Easy enough swarm to catch. I just held the chair over an open cardboard box, did a quick downward snap, and they all fell into the box. Tape up the box, head home, dump them in a hive body (with bottom board, inner and outer cover, and done.

I put them in one of my remote yards, at a nearby ranch. I'll check in a week to see if they decided to stay or if they took off, which sometimes happens with newly hived swarms.

Thanks to Patty in Moorpark for the call, and for her desire to keep the bees alive after they decided to use her patio furniture for a temporary home.

Saturday, April 16, 2011

Swarms and Supers

A very bee-zy day today, starting early by taking a look at a swarm that I was called on the night before in Moorpark. the Fire Dept said a swarm was hanging out next to a Walgreen's, and they taped the area off. I decided to swing by early in the morning to see if I could get them before my day got started, but the sun had already hit them and they were too active... not to mention, there was no way to get them into a box, as you can see:

They were literally wrapped around the trunk of this immature little tree, so I wouldn't be able to sweep them all at once or shake them into a box.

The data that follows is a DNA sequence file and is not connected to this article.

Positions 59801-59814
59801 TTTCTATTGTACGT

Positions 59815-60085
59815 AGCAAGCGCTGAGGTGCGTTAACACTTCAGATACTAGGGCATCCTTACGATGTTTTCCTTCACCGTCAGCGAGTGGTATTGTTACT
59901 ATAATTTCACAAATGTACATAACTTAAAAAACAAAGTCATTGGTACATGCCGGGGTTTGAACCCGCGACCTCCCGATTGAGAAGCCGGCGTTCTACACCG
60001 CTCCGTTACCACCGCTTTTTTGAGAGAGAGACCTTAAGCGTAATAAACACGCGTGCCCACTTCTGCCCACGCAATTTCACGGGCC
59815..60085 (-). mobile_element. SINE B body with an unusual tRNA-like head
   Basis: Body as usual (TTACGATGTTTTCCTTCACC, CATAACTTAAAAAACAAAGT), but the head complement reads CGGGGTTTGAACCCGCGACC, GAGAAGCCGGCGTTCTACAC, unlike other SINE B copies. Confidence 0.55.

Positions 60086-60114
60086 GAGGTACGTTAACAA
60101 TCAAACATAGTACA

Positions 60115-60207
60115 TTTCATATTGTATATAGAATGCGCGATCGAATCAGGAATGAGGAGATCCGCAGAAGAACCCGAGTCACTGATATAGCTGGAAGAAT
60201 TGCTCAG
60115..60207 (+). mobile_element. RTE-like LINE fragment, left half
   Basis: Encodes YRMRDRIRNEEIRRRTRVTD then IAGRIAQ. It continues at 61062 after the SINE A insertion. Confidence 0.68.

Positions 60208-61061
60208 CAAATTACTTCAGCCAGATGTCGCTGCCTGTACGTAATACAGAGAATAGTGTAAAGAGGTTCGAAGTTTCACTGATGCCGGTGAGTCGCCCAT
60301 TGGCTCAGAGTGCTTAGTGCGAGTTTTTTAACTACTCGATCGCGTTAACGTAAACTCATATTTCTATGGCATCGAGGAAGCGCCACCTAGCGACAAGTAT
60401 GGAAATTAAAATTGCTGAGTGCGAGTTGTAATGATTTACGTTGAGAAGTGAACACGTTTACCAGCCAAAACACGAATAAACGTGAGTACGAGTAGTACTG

I figured I could come back in the late afternoon and vacuum them. In the meantime, I spent the morning supering 8 out of my 10 hives, because the sage flow has started, the hollyleaf cherry is starting to bloom, and the hive populations are VERY high.

In fact, they're so highly populated that one of them swarmed right before my eyes, and headed into an inextricable location high in a scrub oak on a slope. To make it even more challenging, they mimicked the Moorpark swarm, clinging to a thick bough instead of hanging cooperatively where I could shake them into a box.

Interestingly, this swarm didn't stick around for more than a few hours. I checked later in the day as I was brush clearing, and they were already gone. I put a phone call in to the Walgreen's, and that swarm had taken off as well. So... no free bees today.

Tuesday, April 12, 2011